My hon. Friend Aaron Bell touched on the A53. Between Leek and Buxton, it is one of the most dangerous roads in the country. It is frequently in the top 10 or 20 roads in the country for fatalities and road traffic accidents.
I have described the situation with rail. Our bus network is woeful. My hon. Friend the Member for Stoke-on-Trent South talked about the new number 18 bus. It is a great thing to have a wi-fi enabled bus with USB points and everything else—a lovely green bus—but it runs only once an hour. It is not exactly frequent, and we have very few other buses in the constituency. As my hon. Friend Theo Clarke pointed out, we have the Moorlands Connect service. It is very good to have that dial-a-ride service, but the fact is that these villages and hamlets are not served by public transport, and that is contributing to rural loneliness and social isolation. It is contributing to people not being able to go and enjoy days out at our fantastic market in Leek and our monthly artisan market in Biddulph. People simply cannot get to these places, because there are no bus routes. A frequency of one bus every 10 minutes would be a dream come true; we are lucky if we have a bus twice a day sometimes.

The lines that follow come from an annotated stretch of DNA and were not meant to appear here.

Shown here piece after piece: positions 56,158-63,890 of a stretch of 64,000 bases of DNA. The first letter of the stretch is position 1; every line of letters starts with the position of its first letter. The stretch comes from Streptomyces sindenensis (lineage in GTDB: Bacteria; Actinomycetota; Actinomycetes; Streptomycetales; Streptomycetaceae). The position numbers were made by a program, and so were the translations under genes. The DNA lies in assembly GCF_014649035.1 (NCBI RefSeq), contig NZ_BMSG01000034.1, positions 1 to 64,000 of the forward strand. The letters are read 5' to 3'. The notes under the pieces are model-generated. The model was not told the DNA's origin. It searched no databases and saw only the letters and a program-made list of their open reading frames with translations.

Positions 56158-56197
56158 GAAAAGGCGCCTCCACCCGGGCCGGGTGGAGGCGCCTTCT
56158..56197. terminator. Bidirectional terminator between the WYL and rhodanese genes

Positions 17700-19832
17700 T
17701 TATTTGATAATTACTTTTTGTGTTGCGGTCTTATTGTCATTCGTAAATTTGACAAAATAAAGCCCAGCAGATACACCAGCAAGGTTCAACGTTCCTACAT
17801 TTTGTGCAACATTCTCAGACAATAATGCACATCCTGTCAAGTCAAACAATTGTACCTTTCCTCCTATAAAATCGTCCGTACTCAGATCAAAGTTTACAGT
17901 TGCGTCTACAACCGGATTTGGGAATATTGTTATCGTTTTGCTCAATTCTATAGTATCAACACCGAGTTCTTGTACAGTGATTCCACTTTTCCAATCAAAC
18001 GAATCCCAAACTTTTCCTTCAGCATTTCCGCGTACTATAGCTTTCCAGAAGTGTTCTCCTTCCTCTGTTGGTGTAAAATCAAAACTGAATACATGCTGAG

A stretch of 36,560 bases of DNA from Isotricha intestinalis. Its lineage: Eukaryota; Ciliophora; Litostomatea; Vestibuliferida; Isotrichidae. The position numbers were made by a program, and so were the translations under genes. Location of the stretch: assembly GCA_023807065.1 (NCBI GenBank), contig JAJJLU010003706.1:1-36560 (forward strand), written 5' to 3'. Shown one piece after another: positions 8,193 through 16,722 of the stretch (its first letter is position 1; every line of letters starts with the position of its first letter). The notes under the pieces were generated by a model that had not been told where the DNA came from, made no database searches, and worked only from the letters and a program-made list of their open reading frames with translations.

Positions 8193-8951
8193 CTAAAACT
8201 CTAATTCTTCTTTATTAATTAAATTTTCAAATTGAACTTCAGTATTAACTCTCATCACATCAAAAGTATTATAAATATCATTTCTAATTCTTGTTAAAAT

Bus routes are being cancelled far too often, and there is a point at which somebody has to take responsibility. I have met the bus companies and they explain to me perfectly rationally why they cannot continue running the bus services—there simply is not the money to do it. I sit down with the county council and the city council and they explain to me perfectly rationally that the money is simply not there and they have to prioritise those services that are best value for money. The problem with those two rational bits of behaviour is that they have led to an irrational situation in which we simply do not have buses. Then we have buses, for example, that serve the village of Alton, but they are full of people going to Alton Towers, so nobody in the village of Alton can get on the bus to go where they want to get to, because it is full of tourists visiting Alton Towers.